9 Ways to Strengthen Your Fulbright U.S. Scholar Application

The Fulbright U.S. Scholar Program’s 2020-21 deadline is fast approaching! Below, program staff offer their advice on how you can strengthen your application before hitting “Submit” on September 16th.

  • Make sure you’re applying to the right award

    • Closely read award descriptions to ensure that you’re qualified. Look through the Catalog of Awards to make sure you haven’t missed an award that you’d be an excellent fit for and check out our recent blog post about Hidden Gems that are often overlooked.

  • Remember the three Cs: Concise, Compelling, and Clear. Be sure to discuss your project’s potential impact and outcomes. Successful projects are innovative and impactful and create lasting connections with the host country.

  • Why Fulbright? Discuss your interest in the program and serving as a cultural ambassador of the United States. Fulbrighters are flexible, adaptable and eager to engage with people of other cultures to promote mutual understanding.

  • Get a strong, detailed letter of invitation if it is required, strongly preferred or preferred. The letter should specify who you will be collaborating with, what you will researching or teaching, and the timeline. The host should also discuss why you project is important to them and how you will contribute to their academic goals.

  • Check the Fulbright Scholar Directory to learn more about past projects and country priorities

  • Choose three referees and discuss your project with them. If you plan to teach on your grant, one recommendation should come from someone who observes your teaching. Recommenders should know you well and be able to comment on your project and contributions to the field. Be sure to share your proposal with them and the link to the award description. See our guidelines for more information.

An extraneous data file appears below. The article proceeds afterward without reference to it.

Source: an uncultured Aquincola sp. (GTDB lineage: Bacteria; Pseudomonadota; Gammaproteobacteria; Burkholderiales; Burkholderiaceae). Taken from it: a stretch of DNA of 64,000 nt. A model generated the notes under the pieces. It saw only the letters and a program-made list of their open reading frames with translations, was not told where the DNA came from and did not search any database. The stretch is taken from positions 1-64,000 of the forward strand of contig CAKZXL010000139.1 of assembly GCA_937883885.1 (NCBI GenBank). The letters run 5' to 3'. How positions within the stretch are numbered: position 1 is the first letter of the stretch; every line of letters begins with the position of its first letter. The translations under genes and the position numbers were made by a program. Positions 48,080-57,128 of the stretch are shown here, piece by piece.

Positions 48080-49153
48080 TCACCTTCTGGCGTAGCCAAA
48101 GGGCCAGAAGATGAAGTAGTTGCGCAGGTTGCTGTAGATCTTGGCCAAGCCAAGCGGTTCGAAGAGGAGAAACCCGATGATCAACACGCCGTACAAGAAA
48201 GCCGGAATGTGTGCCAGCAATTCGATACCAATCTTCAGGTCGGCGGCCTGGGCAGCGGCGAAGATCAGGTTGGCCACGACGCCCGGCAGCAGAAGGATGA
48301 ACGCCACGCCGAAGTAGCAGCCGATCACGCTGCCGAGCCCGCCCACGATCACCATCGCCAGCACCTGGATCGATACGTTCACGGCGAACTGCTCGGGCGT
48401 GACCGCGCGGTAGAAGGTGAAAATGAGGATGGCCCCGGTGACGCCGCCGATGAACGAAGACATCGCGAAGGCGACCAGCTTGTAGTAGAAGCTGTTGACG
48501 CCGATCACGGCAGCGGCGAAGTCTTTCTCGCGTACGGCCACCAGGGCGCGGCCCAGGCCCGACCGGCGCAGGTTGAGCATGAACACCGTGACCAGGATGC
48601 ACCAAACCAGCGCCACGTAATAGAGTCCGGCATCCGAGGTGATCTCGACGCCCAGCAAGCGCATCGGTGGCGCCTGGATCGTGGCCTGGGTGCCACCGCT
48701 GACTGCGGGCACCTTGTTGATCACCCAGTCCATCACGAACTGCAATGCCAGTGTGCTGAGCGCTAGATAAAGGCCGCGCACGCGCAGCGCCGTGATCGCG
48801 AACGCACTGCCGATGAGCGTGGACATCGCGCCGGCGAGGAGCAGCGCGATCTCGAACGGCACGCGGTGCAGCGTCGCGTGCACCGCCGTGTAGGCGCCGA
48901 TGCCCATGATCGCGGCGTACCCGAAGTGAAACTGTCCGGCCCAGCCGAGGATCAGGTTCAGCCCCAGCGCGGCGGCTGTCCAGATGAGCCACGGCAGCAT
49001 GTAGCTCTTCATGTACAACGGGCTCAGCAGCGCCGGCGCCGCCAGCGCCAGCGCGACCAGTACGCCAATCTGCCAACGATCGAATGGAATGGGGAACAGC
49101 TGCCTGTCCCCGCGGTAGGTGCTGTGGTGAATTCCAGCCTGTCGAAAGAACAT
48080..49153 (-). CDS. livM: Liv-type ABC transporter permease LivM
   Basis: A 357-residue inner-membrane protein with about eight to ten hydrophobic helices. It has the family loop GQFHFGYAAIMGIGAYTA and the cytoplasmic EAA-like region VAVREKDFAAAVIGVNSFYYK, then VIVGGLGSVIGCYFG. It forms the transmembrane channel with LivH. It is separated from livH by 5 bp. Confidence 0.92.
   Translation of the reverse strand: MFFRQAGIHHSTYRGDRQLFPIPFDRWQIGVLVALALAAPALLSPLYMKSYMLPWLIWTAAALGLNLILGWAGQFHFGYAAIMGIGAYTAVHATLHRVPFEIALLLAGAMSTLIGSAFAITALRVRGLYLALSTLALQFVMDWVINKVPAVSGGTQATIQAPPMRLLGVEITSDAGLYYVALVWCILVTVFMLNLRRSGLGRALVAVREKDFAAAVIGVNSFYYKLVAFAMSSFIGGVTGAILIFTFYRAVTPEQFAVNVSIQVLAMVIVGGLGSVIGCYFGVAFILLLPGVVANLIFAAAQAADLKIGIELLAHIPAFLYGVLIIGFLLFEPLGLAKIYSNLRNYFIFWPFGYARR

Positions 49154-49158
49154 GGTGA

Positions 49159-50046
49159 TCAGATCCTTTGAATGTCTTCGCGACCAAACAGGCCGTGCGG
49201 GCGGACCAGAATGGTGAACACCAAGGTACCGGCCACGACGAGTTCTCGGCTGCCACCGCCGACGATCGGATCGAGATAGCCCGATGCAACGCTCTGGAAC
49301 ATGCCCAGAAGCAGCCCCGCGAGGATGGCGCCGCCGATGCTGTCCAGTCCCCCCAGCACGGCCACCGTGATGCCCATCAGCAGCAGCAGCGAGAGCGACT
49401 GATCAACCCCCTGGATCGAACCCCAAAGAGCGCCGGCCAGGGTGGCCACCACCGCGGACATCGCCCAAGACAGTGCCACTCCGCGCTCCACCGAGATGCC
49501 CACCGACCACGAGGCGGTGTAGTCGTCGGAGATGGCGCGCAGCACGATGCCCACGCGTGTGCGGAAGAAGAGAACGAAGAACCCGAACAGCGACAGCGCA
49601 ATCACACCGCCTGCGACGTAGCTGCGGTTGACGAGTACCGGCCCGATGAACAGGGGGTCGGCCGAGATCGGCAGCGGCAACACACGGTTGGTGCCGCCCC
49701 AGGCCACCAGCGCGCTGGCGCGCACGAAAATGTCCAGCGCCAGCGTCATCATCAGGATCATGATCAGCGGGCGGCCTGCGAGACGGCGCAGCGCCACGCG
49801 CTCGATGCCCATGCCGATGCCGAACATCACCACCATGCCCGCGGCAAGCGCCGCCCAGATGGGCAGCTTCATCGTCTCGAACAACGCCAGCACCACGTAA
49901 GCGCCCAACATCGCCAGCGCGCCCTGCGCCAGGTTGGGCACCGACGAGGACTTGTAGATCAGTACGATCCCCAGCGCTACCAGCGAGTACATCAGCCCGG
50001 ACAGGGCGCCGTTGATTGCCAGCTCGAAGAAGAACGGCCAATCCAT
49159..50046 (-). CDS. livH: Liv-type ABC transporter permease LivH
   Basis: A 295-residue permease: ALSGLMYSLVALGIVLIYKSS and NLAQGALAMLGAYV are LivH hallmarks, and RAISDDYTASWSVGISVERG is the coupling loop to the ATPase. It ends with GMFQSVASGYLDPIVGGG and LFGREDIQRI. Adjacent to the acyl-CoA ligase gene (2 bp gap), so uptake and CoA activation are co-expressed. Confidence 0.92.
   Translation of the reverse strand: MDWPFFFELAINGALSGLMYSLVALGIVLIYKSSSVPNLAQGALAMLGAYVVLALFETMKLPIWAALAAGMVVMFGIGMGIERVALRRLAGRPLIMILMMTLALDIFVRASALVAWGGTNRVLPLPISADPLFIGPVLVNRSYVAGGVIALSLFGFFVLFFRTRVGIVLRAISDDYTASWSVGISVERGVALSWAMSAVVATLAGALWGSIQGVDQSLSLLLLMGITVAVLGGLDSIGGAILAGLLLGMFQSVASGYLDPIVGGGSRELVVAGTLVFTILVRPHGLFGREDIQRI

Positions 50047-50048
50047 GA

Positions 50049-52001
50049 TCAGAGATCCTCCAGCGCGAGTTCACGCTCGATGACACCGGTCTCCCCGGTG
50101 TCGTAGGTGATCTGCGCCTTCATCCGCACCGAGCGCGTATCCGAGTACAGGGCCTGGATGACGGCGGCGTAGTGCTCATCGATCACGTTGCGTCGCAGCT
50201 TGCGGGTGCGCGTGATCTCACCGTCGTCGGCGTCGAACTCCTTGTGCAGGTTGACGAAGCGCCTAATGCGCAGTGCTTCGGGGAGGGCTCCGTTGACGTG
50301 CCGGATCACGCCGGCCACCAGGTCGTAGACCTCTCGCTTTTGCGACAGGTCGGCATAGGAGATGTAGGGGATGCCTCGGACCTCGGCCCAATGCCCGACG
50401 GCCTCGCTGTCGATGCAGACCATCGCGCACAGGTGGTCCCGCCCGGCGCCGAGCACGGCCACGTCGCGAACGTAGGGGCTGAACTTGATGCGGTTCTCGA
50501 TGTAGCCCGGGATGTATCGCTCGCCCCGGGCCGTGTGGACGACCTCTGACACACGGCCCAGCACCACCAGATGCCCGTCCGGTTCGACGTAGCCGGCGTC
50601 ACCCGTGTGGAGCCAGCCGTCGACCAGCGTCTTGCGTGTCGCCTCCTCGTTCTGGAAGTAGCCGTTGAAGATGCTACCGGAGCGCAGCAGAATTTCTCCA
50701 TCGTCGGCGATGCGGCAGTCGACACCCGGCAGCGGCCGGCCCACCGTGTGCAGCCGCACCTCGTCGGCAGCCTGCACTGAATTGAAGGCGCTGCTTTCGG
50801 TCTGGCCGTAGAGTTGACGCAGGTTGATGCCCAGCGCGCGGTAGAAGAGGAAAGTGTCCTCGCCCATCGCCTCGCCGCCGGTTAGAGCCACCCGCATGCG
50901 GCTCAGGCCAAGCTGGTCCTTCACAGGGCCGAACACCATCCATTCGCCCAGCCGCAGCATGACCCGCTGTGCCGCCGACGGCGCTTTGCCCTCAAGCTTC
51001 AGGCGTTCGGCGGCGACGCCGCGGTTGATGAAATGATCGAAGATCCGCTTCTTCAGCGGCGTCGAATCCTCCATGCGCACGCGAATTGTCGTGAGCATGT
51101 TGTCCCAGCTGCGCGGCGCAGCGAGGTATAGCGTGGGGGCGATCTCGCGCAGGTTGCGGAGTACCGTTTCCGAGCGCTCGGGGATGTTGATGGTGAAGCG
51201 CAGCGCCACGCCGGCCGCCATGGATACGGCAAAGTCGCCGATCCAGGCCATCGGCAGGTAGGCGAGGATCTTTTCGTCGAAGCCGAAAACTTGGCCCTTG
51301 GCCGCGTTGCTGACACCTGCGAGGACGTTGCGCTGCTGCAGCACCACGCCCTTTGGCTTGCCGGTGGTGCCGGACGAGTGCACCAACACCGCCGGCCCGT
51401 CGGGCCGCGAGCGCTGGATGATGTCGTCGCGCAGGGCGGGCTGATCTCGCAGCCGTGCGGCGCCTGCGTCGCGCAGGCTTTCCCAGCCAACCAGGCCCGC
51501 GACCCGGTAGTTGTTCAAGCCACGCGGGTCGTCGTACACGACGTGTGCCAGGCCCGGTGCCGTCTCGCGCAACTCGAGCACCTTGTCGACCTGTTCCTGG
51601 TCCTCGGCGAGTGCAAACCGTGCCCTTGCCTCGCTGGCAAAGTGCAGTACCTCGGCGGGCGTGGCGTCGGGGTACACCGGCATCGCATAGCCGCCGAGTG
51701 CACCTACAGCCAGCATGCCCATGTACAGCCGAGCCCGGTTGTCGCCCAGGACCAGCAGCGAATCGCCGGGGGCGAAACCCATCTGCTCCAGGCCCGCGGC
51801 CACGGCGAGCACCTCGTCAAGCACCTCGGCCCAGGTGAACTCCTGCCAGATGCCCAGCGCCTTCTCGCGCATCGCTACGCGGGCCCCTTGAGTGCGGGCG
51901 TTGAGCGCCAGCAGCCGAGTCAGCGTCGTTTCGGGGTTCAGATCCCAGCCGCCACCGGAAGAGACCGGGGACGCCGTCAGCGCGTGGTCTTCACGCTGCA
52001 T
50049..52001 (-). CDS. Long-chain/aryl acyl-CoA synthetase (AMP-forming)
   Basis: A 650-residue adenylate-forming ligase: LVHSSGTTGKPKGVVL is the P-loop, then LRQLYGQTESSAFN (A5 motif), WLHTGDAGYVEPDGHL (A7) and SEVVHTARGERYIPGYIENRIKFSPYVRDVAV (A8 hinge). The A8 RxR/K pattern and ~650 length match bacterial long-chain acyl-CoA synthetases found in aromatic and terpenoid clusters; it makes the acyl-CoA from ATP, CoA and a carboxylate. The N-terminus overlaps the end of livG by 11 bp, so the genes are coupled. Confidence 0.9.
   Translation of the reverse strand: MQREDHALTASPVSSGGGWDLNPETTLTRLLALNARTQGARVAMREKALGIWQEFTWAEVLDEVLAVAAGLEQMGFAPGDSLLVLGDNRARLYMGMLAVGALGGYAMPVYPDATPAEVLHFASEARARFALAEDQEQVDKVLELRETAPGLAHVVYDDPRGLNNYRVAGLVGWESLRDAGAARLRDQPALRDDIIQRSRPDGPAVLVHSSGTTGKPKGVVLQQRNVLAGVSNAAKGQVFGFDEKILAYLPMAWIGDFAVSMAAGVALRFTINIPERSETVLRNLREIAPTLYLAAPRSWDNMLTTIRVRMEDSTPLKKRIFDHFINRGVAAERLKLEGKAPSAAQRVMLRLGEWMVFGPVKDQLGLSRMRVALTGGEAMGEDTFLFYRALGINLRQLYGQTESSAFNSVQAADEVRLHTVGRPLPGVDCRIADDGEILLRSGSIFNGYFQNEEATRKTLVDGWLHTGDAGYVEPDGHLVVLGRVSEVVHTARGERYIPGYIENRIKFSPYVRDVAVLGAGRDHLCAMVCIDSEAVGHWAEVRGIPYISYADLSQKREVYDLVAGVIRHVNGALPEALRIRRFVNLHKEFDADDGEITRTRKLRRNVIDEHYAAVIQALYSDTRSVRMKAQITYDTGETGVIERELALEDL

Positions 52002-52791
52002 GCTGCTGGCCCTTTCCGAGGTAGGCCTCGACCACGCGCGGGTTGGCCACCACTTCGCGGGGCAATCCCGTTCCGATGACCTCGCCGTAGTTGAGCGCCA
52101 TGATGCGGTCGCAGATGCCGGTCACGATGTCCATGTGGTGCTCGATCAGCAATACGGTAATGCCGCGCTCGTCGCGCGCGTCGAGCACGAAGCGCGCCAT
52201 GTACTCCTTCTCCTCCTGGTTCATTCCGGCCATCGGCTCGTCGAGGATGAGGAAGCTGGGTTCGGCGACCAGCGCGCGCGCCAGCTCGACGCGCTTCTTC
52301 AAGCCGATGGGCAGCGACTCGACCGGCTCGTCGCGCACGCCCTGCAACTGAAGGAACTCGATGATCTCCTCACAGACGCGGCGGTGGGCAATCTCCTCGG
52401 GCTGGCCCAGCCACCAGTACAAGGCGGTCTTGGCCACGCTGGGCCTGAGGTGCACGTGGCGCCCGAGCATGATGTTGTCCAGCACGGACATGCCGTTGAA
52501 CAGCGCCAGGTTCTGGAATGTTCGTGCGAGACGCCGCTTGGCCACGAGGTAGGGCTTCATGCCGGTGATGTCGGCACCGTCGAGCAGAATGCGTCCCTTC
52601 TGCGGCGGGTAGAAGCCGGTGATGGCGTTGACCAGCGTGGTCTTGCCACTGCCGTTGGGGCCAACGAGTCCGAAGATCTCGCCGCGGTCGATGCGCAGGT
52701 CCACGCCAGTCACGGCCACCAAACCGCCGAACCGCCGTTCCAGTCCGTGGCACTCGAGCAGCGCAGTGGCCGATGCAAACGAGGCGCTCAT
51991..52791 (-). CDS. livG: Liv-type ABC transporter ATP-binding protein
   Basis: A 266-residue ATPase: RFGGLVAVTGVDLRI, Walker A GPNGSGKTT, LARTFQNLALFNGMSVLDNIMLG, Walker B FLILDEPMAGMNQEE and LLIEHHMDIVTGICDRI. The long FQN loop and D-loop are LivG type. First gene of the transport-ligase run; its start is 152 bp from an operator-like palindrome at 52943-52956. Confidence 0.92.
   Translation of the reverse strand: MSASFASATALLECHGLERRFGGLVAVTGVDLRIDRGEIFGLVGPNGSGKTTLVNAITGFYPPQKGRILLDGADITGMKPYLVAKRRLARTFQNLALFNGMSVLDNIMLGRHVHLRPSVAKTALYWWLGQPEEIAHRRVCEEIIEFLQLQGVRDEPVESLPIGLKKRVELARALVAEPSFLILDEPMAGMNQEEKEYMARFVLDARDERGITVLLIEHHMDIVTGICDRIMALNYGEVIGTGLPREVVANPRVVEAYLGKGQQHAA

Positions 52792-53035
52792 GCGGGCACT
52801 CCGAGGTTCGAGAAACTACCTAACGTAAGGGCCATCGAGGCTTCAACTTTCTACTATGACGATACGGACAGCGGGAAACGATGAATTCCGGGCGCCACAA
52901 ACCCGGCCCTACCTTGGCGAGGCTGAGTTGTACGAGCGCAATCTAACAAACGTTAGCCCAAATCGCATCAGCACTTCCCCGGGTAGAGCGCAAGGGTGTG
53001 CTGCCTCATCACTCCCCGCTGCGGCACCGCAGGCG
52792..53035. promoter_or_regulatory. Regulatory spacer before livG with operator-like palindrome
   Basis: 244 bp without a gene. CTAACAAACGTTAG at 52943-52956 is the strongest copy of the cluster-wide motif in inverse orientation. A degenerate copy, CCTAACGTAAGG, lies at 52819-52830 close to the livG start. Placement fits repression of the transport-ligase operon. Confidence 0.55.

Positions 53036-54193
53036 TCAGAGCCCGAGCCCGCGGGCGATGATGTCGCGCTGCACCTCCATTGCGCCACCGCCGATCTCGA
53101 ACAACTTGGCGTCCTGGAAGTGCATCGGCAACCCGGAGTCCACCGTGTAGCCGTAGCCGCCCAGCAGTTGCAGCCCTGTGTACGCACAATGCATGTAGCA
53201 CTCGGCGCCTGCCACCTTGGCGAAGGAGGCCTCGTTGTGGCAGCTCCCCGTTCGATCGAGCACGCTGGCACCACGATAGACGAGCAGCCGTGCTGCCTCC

• Proof read and get feedback on your proposal:

    • Strong applications aren’t built in a day—most applicants go through several rounds of revisions before submitting their proposals. Reach out to colleagues, friends, and resource centers on campus (Fulbright Scholar Liaisons are a good place to start) and ask them to read and provide feedback on your project statement and other application materials. Make sure to provide them with a link to our review criteria so that they have a firm understanding of what reviewers are looking for.

  • Register for a regional Virtual Advising Webinar or listen to one that was previously recorded. You may pose questions to our program staff and hear what other applicants ask about as they finalize their application.

  • Compare your application to the Review Criteria. This is the criteria that peer reviewers will be using to evaluate your application. Use the context of the review criteria to understand what the Fulbright committee is looking for in your application.